I have a grouse against Shekhar Kapur. He hasn’t named in his blog the hole-in-the-wall mechanic in Juhu, Mumbai, who fixed his Blackberry. Those accustomed to the gadget can’t live without it. Mr Kapur, unable to find a service centre that could repair his handset, was on way to buy a new one when he spotted a fading signboard that read – ‘Cellphoon reapars’ - at Juhu Market. On impulse, he stopped the car in front of this 6′x’6′ hole in the wall, to ask the boy minding the store, ”Can you fix a blackberry ?”
‘ Of course , show me. What’s wrong with it ?”
‘Well, the roller track ball does not respond. It’s kind of stuck and I cannot operate it”
He grabs it from my hand and looks at it – “You should wash your hands. Many customers have same problem. Roller ball get greasy and dirty, then no working”
To cut a longish post short, the film-maker had his Blackberry fixed within 10 minutes, while an authorised service centre guy had reckoned it would take a week – his Balckberry had to be sent to Bangalore for fault assessment and repair.
Mr Kapur’s post evoked 97 responses . Col. Hanspal, Bangalore, had this to say - ‘In my restaurant I have an uneducated19 Year old Buhari dish-washer, who can strip any Nokia Phone, make all sorts of download arrangements, very conversant with blue tooth and thorough with the Applications…”
Anshuman Acharya who blogs at Bland Spice : ” Reminds me of the makeshift electrician who repaired my inverter in an hour, after the company gave me a quote ten times higher and a time-line of few months ; still running after a year”.
Subhash Bhojwani recalled his road trip in 1972 when “the broken gear lever retaining cap in my Fiat 1100 was fixed by a roadside mechanic in Chitoor, while I was on way from Madras to Hyderabad . . .the young man re-engineered the …broken part within an hour, including the screw threads, …. (with) well worn electric lathe and a hand held file. …it worked till I sold the car 3 years later”.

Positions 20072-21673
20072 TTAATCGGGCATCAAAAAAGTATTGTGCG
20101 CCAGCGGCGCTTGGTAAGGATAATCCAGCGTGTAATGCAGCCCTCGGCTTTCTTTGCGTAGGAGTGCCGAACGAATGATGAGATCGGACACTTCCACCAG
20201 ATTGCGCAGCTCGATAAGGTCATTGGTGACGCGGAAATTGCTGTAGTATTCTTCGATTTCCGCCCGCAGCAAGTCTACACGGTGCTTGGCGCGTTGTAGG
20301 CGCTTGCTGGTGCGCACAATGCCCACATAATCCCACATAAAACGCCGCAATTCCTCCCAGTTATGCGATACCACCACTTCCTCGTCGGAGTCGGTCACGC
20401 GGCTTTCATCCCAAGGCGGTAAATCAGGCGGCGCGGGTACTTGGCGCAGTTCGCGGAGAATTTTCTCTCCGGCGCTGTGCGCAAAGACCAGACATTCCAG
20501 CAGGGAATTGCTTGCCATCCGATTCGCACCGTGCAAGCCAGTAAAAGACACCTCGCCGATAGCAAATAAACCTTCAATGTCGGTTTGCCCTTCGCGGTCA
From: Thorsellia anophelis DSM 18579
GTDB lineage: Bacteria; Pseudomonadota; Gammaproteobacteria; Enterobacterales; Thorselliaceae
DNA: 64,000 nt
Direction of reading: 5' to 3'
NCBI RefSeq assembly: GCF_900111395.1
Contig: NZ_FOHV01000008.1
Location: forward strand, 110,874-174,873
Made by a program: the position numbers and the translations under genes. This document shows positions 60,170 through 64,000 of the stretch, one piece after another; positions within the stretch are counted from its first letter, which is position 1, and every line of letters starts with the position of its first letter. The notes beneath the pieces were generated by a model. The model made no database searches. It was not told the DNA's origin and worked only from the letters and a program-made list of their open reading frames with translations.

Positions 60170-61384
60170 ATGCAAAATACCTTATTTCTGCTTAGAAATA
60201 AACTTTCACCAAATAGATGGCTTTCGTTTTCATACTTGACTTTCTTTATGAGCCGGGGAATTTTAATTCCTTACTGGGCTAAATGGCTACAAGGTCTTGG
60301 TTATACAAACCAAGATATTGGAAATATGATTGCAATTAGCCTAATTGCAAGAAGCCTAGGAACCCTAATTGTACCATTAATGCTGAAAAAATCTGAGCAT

Vivek Mundkar referred to Bunker Roy’s Barefoot College in Rajasthan where they teach the unlettered rural folk skills in dentistry, solar engineering, computer repairs…. They get no degrees , but what they learn helps improve their lives” .
Gaurav : “When my laptop’s power adapter broke down all the well known dealers said there was no solution ; asked me to buy an adapter. A mechanic at a local repair shop used the jugaad technology to fix my adapter..”
Rohit Mishra, computer engineering student in Vellore, and blogger - Moving Ahead : ” If only we can get our infrastructure right and provide opportunities to compete, to all, all sections of India can flourish”.
Murugan, a Sydney-based finance professional , and blogger – Theta @ 4Hz : “Around 30-40 million entrepreneurs – a huge majority of them financed by their friends and relatives – not through the regular financial system. …. Now that you have written about him , Mr Kapur, how about going back to him and help expand his business? “